pip install trimesh
pip install PyOpenGL
pip install PyOpenGL_accelerate

Cloning the mapping tool and installing it:

# Get gaze mapping repo
git clone https://github.com/pupil-labs/pyflux.git pyflux
cd pyflux
pip install -e .

Cloning the nerfstudio repository at 0.1.19, and intsalling it:

cd ..
git clone https://github.com/nerfstudio-project/nerfstudio.git nerfstudio_git #Clone it at 0.1.16
cd nerfstudio_git
git checkout 7ae2fce
pip install -e .

If everything went sucessfully, it will take you around 20 minutes to install everything.

# Generate a token

Now, you will need a developer token from Pupil Cloud, so click on your profile picture at the bottom left of the page, select "Account Settings" on the pop-up. Click on the Developer section and "Generate a new token".

Once showing, copy the token. Note that you won't be able to see it again, so please store it securely and if you ever doubt if you expose it, delete it and create a new one.

# Time to define your parameters

Navigate to your pyflux folder. Inside the pyflux repository folder you will find a config.json file where you can directly change the paths, IDs and token to your own. See the description below for a better understanding of each field.

    "NERFSTUDIO_PATH": "/nerfstudio", # Path to your nerfstudio git clone
    "BASE_PATH": "/nerf_dir", # Path for a working directory, whichever you want
    "API_KEY": "XgZUjCbXbZwjg2v4JzCs6hbkygjsYWHTBSooXXXXXXXX", # API key from Pupil Cloud
    "WORKSPACE_ID": "f66d330c-1fa1-425d-938a-36be565XXXXX", 
    "PROJECT_ID": "29119766-3635-4f0f-af57-db0896dXXXXX",
    "ENRICHMENT_ID": "95882476-0a10-4d8e-9941-fe0f77eXXXXX",
    "EXPERIMENT_NAME": "building", # The experiment name of your choice
    "bbox": 2.3, # Bounding box size for nerfstudio
    "far_plane": 7.0 # Far plane clip for the OpenGL visualisation

# Time to run it.

With the conda environment active, the ids set on the config file and on the pyflux folder, we will run the following comands in the terminal:

python prepare_enrichment.py

This will download ALL recordings in the enrichment to {BASE_PATH}/{EXPERIMENT_NAME} that we defined on the JSON file. It will also prepare a set of frames to be used by NERF.

# Time to "cherry pick" frames

It's time for some manual labour, so navigate to {BASE_PATH}/{EXPERIMENT_NAME}/raw_frames and remove all those frames where there is any occlusion, such as the Companion Device (phone) or body parts (like your hands). Otherwise, you will end up with a weird mesh or fancy piece of abstract art.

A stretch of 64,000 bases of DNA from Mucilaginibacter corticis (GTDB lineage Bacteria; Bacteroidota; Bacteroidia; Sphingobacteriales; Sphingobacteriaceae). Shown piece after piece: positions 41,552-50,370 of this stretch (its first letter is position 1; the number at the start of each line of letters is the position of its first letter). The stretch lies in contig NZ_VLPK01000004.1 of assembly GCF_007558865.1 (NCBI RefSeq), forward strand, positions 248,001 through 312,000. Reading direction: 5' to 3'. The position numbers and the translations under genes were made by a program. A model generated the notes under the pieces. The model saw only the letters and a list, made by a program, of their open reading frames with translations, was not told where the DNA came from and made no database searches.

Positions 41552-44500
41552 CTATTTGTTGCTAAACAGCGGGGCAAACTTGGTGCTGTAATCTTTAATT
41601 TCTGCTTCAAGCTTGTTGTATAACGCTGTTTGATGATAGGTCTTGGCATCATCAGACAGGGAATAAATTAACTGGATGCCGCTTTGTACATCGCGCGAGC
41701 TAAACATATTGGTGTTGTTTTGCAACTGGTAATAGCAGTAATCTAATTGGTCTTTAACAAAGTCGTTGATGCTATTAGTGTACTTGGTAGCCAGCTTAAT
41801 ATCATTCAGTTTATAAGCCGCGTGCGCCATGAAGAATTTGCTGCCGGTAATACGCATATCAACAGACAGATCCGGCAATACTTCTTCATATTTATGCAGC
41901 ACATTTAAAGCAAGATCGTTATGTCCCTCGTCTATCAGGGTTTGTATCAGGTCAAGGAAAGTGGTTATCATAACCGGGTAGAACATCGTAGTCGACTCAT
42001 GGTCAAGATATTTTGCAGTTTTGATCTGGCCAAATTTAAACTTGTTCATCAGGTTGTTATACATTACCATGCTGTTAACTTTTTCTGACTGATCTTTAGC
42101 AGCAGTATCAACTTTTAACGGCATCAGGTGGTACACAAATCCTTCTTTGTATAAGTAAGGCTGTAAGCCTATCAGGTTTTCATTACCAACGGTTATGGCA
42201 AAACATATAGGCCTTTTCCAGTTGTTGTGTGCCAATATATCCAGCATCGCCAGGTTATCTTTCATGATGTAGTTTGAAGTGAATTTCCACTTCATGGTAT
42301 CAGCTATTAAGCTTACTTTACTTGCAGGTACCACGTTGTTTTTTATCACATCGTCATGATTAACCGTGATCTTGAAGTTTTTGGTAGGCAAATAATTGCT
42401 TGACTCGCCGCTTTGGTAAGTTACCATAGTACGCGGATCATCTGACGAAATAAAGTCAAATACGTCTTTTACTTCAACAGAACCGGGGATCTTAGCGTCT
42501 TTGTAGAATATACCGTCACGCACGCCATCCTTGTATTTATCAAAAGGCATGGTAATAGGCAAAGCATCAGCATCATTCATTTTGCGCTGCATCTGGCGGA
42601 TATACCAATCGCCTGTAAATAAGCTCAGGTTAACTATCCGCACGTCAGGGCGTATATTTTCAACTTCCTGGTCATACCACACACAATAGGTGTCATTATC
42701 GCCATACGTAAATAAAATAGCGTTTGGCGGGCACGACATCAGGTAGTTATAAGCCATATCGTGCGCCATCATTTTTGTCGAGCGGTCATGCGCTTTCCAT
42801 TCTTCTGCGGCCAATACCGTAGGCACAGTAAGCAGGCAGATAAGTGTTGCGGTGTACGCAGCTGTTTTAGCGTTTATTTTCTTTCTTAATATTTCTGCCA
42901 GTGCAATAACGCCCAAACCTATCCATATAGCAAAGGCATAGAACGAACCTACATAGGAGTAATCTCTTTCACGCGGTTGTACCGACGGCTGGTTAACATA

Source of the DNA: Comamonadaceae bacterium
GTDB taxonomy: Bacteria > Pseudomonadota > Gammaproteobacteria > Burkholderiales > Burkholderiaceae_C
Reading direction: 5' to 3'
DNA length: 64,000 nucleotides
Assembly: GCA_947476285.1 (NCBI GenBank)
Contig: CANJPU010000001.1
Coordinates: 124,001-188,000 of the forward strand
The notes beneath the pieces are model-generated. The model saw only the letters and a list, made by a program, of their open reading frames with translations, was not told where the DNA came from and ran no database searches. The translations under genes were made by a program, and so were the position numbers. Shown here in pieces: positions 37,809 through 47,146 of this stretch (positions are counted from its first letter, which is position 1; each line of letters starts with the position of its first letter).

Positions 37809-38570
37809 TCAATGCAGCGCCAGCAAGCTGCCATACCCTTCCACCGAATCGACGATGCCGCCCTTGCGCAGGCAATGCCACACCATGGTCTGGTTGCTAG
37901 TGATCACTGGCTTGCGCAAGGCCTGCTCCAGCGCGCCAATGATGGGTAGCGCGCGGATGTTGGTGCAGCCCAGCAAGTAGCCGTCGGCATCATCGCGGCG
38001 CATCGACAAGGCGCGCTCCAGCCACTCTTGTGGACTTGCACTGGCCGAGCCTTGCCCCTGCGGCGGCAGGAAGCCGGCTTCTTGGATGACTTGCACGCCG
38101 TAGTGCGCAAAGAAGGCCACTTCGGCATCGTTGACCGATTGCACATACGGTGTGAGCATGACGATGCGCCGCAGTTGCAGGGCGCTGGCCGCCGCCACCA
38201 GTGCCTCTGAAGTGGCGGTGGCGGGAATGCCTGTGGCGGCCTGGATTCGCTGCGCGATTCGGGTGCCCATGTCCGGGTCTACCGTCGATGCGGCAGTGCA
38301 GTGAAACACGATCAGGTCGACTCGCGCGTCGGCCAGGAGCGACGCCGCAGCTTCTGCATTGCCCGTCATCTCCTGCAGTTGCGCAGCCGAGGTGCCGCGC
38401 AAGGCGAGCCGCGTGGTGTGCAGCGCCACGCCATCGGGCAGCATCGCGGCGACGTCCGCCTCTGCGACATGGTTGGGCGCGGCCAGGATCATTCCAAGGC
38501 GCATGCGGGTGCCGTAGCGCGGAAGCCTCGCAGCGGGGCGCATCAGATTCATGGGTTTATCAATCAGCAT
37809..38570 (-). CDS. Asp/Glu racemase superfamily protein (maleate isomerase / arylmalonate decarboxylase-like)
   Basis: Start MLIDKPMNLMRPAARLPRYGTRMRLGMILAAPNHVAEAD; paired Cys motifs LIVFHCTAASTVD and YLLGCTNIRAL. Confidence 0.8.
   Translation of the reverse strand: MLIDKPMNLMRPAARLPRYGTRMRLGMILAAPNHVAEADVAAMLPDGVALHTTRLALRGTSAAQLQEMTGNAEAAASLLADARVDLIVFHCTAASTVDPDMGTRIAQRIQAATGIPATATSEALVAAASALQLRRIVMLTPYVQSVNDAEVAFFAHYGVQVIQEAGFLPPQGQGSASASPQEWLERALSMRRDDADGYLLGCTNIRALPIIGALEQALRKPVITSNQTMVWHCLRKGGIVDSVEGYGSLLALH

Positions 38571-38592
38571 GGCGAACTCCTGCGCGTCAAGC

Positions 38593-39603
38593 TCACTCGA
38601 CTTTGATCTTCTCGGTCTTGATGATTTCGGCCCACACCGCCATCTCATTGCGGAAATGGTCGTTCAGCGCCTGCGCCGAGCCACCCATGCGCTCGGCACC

# Continue running it

Run python pyflux/consolidate_raw_frames.py in your terminal, to reorganise the frames.

Run python pyflux/run_nerfstudio.py, this will run colmap on the selected frames, train the NeRF and export the mesh.

Depending on amount of GPU RAM, running the mesh export from the same run as the NeRF training causes problems.
In that case run run_nerfstudio.py again, only for the export (set flags in code).
You will also have to get the right value for timestamp from the {BASE_PATH}/outputs/{EXPERIMENT_NAME}/nerfacto folder.

If you got to here, congrats! You are almost there. By now, you should already have a 3D model, like the one below:

# To Blender!

Now it's time again for more manual fine-tuning, you will need to use Blender or Maya to open the mesh export .obj ({BASE_PATH}/exports/{EXPERIMENT_NAME}/mesh.obj), prune it if necesary, and export it as .ply format.

# Almost there!

The only step missing now is to generate a video like the one on the header of this article. Let's create the visualisation!

python pyflux/viz/rimviz.py

This will open a new window on your computer with OpenGL and create a visualisation. So there you go!

You can close anytime the visualisation by pressing ESC or it will close after the recording is over.

The code right now will generate the visualisation, taking all recordings from the enrichment. If you want to generate a visualisation for a specific recording, you will have to change the code of pyflux.

# Why is this not a Cloud feature?

While showing gaze heat-maps in 3D as demonstrated in this tutorial is a very exciting and promising tool, it is still in an experimental stage and not quite reliable. The tool uses advanced AI techniques like NeRFs and requires a powerful computer with CUDA support to generate 3D models, which can be expensive, and it would fail with occlusions. Therefore, although the tool is visually impressive, it is not yet a reliable or practical solution for most research or commercial applications.